Originally treated by the Lymphoma Branch, Luis ended up in the care of Jennifer A. Kanakry, M.D., Senior Clinician in the Center for Immuno-Oncology. Dr. Kanakry helped determine that Luis’s diagnosis was HTLV-1-associated adult T-cell leukemia lymphoma, a rare type of blood cancer that can involve the skin, lymph nodes, bone marrow and blood. He went from needing a transplant as soon as possible to really needing a transplant as soon as possible, Dr. Kanakry says. 

Luis was an ideal candidate for a clinical trial that was not yet open, written by Kamil Rechache, M.D., Assistant Research Physician in the Center for Immuno-Oncology, with Dr. Kanakry as the principal investigator. The trial was designed for a narrow patient population, with specific donor requirements, to test a new drug regimen to prevent graft-versus-host disease (GVHD). GVHD is a potential complication of transplant where transplanted immune cells (the graft) attack organs of the transplant recipient (the host). Immunosuppressants work relatively well to prevent this, but these drugs have side effects and do not prevent all GVHD.

While Dr. Kanakry and her team were working hard to open this trial quickly and confirm that a suitable donor would be available and willing to donate, Luis was getting ready for the transplant. A bone marrow transplant essentially puts a whole new immune system in the patient, so the immune system must first be cleared out with chemotherapy.

Patient, Luis Cruz, with three doctors
From left to right, Luis Cruz, Dr. Kamil Rechache, Dr. Jennifer Kanakry and Dr. Stacey Doran.

“The weeks before transplant is a very intense period of time,” Dr. Kanakry explains. “The patient is being sent around the clinical center to every department, getting every part of their body checked to make sure that everything is ready for transplant.” Then they get admitted to the hospital to receive chemotherapy.

Finally, to everyone’s relief, all the pieces fell into place, and Luis was able to receive his transplant in February 2023.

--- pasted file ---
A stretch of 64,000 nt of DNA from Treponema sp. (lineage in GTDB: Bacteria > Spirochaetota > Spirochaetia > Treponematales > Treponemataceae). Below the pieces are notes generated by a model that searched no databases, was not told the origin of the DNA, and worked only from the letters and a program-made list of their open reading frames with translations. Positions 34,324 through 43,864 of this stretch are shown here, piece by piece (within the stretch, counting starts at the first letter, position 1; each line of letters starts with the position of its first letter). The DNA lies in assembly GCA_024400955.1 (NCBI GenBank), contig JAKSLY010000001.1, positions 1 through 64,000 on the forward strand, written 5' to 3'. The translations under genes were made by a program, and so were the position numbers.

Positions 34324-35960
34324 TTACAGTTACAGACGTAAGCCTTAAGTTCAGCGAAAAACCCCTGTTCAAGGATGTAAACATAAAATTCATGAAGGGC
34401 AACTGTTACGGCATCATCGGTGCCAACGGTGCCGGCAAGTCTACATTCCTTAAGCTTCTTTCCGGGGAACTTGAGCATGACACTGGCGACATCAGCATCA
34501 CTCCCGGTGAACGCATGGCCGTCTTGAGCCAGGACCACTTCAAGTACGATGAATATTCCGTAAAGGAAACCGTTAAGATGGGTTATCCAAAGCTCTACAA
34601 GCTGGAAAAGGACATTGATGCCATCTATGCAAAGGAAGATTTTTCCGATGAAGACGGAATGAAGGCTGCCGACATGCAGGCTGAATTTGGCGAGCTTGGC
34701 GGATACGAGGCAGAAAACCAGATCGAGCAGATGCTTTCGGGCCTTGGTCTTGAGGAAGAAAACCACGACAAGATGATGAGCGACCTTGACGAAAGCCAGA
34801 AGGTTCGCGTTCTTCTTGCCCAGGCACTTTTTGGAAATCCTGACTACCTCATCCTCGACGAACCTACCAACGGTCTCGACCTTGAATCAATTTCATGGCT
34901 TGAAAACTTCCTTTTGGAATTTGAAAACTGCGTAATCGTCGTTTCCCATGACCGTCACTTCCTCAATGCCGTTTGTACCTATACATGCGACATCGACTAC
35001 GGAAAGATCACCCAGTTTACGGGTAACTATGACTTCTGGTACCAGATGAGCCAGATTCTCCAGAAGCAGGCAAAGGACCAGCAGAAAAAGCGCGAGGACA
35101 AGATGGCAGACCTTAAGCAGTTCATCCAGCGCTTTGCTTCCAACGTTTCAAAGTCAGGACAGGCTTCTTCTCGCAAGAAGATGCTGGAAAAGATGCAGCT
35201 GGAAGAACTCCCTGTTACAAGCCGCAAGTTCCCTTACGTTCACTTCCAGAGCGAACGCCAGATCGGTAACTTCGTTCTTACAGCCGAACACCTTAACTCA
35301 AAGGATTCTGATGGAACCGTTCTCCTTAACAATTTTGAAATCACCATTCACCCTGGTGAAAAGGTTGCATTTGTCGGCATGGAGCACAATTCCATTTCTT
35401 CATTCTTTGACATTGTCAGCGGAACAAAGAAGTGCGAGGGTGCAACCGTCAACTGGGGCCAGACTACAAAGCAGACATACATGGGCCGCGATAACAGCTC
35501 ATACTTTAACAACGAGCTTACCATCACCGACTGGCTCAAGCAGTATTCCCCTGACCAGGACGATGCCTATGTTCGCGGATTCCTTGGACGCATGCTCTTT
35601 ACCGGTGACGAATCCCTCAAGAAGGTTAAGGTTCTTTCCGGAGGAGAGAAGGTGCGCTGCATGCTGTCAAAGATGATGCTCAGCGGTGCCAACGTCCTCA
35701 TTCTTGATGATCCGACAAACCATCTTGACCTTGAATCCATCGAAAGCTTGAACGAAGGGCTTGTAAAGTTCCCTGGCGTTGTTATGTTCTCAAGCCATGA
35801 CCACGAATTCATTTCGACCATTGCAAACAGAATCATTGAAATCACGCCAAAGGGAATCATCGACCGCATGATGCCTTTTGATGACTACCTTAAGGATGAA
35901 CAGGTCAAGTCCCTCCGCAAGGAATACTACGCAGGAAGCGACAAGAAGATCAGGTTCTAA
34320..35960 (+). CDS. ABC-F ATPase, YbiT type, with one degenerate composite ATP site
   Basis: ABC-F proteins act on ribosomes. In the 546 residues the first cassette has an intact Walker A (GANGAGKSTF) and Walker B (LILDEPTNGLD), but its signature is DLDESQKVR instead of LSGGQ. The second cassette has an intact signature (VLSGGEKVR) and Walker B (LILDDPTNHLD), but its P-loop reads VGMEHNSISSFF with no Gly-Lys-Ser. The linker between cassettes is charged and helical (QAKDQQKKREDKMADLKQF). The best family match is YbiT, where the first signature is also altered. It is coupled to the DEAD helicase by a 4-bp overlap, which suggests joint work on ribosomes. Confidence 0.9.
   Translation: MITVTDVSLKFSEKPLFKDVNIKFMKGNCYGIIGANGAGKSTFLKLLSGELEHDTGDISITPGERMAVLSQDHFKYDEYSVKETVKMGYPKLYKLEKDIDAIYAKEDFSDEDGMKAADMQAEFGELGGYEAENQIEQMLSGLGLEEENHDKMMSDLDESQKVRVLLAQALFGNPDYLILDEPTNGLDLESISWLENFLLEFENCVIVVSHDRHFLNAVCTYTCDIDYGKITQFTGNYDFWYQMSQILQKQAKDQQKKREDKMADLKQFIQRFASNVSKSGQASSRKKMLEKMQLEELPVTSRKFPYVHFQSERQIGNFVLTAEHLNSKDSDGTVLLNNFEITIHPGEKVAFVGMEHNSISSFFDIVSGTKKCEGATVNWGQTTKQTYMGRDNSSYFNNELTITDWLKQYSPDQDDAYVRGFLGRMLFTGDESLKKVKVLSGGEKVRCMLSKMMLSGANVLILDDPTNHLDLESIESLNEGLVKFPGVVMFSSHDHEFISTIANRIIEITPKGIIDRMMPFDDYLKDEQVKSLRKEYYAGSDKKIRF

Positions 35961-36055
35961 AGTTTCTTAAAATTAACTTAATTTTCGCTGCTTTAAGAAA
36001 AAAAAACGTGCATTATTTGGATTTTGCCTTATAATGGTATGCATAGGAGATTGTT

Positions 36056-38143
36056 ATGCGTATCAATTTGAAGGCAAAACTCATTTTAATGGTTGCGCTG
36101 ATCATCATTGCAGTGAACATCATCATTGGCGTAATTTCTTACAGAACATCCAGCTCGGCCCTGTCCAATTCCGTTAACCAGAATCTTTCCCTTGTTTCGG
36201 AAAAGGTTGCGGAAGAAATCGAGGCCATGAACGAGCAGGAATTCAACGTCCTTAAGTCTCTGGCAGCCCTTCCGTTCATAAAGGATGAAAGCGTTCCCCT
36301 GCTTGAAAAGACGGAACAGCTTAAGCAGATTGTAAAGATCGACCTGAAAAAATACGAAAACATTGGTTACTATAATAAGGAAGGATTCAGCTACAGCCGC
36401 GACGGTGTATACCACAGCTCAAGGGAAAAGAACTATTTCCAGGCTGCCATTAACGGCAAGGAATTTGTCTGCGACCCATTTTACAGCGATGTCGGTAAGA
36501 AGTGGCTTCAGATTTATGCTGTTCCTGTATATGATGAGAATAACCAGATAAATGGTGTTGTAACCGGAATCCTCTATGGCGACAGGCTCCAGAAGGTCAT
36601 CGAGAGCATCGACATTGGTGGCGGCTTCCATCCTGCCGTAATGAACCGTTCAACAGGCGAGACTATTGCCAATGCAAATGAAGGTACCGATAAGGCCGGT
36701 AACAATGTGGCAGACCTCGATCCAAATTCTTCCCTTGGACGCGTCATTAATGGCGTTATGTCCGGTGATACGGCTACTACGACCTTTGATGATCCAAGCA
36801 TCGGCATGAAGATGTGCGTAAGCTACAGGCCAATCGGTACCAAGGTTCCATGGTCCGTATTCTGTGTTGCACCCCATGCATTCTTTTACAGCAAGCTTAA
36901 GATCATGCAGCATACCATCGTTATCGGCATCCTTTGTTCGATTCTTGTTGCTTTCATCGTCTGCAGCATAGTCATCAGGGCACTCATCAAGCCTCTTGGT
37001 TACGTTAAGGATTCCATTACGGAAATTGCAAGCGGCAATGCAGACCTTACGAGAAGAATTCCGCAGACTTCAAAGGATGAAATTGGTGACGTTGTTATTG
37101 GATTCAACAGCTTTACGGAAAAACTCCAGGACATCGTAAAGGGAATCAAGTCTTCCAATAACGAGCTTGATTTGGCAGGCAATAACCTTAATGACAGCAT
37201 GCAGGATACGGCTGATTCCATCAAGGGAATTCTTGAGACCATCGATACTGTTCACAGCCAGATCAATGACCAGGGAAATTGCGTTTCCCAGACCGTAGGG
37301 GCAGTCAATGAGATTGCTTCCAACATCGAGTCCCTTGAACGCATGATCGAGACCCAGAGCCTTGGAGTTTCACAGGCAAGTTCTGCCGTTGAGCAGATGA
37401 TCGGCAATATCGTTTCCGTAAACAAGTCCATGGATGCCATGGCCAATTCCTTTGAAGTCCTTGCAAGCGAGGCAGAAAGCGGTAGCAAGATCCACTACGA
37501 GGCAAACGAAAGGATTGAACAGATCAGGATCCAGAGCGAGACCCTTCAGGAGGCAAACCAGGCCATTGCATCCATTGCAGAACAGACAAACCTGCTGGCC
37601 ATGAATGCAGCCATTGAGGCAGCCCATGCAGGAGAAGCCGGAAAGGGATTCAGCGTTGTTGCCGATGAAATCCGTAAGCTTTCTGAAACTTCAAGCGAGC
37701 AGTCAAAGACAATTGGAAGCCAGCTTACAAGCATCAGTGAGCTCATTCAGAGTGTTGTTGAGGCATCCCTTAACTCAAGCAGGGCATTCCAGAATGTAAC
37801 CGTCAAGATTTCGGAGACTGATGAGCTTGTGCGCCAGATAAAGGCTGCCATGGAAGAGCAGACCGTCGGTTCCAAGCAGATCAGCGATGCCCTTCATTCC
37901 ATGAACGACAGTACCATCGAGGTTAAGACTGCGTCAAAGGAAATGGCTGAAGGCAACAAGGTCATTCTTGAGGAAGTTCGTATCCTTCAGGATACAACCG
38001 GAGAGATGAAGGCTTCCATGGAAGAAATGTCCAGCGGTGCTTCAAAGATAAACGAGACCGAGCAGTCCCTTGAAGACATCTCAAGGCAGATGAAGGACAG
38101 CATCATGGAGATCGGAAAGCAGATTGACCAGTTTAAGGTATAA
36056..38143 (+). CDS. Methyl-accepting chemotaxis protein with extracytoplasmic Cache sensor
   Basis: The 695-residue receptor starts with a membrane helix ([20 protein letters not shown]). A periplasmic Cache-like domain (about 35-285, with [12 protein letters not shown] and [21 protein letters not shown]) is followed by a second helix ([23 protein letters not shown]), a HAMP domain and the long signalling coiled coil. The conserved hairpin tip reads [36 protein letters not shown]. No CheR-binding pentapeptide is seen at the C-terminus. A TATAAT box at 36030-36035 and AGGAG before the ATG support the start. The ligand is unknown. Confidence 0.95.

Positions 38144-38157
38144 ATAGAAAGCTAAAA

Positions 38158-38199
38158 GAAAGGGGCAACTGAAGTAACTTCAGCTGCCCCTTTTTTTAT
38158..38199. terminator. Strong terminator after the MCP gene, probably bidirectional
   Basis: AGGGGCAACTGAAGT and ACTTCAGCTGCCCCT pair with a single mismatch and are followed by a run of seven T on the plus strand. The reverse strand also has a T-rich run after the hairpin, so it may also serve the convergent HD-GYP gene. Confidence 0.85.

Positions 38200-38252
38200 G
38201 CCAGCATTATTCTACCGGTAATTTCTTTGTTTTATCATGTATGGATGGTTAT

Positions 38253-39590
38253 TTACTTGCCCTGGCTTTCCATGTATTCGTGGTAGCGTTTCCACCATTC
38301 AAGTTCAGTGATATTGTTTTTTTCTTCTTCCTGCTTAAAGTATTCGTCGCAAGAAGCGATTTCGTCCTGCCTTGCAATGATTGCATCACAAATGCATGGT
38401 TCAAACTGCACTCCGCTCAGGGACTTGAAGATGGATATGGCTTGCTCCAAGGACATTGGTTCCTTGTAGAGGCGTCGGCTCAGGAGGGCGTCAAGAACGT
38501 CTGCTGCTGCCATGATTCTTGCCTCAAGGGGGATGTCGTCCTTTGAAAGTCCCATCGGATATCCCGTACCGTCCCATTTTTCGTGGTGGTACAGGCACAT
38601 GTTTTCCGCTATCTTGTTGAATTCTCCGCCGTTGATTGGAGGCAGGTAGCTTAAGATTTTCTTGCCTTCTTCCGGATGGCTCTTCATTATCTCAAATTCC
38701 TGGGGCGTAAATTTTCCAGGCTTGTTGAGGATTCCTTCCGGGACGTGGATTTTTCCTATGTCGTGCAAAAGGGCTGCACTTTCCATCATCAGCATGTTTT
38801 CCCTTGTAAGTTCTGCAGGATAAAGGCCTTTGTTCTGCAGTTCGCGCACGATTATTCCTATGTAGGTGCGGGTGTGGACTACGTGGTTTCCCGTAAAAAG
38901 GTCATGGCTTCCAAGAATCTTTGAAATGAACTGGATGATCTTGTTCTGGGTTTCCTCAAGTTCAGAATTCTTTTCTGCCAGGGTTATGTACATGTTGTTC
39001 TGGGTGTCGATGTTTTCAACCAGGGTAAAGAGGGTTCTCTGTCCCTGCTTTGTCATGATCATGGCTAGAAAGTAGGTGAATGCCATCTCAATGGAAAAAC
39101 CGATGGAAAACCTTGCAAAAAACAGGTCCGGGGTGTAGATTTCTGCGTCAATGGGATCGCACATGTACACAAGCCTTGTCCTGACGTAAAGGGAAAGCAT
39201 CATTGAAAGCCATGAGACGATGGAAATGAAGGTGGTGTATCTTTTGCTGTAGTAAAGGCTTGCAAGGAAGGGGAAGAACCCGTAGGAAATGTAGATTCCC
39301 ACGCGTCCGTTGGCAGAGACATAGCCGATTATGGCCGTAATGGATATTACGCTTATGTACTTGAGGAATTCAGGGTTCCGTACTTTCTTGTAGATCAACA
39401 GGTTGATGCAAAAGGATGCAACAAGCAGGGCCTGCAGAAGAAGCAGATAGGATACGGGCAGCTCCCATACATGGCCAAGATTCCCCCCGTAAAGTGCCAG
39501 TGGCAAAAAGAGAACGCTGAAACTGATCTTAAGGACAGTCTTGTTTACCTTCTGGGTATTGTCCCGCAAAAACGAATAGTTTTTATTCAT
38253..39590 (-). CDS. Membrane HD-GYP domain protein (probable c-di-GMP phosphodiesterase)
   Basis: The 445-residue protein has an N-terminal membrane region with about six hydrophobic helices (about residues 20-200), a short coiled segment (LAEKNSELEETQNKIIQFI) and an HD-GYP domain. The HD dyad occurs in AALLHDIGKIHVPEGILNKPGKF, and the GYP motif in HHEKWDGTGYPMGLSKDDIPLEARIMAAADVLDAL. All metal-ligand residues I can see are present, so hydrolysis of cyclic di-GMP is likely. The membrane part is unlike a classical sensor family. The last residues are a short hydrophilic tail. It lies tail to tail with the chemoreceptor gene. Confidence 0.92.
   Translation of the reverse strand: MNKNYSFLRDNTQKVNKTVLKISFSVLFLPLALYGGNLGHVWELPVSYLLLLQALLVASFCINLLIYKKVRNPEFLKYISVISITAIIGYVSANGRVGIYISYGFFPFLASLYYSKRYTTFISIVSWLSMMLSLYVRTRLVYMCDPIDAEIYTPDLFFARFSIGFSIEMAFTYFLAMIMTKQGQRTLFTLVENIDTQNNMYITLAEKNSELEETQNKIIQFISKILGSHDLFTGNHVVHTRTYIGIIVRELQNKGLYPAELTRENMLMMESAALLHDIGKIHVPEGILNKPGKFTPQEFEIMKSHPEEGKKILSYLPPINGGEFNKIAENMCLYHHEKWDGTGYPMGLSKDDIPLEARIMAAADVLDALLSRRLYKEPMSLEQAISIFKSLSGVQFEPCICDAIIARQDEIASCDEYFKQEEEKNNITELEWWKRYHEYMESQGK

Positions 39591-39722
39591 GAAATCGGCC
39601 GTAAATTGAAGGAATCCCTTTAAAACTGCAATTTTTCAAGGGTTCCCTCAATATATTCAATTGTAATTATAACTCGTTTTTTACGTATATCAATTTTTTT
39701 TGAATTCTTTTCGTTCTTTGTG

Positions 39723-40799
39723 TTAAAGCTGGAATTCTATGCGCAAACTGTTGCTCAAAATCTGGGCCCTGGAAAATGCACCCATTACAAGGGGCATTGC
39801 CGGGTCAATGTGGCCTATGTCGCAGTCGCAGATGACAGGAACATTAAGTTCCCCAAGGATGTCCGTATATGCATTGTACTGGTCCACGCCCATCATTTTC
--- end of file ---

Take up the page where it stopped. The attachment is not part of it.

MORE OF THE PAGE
Though Luis initially did well post-transplant, his cancer broke through the new immune system. The team decided to do a second transplant, with a donor from the national “Be the Match” registry.

“Everyone that I've had to take through a second transplant feels very defeated to face it,” Dr. Kanakry says. “It resets the clock and starts everything over again. But Luis is such a resilient patient. He must be frustrated but he doesn’t complain about it. He’s invested in his health.”

Luis passed his 100th day post-transplant in early September, which is National Leukemia and Lymphoma Awareness Month. “The first 100 days after transplant is when a lot of the major complications can occur,” Dr. Kanakry says, explaining the significance of this day. Many transplant patients go home after 100 days, but patients like Luis, who come from a place that doesn’t have a nearby transplant center, will typically stay for longer, usually at least 6 months after the transplant to monitor for complications in a specialized, transplant center.

After that, Luis will go home to the Dominican Republic, where he plans to reboot his career in journalism. But he will return to NIH every year for a check-up with the team. “Incredible people work here,” he says. “I accepted a risk in joining this trial, and in doing so, they saved my life.”

“Luis is one of those people that has a light in them that makes other people hopeful and happy,” Dr. Kanakry says. “He spreads joy.” 

Posted on Fri, 10/06/2023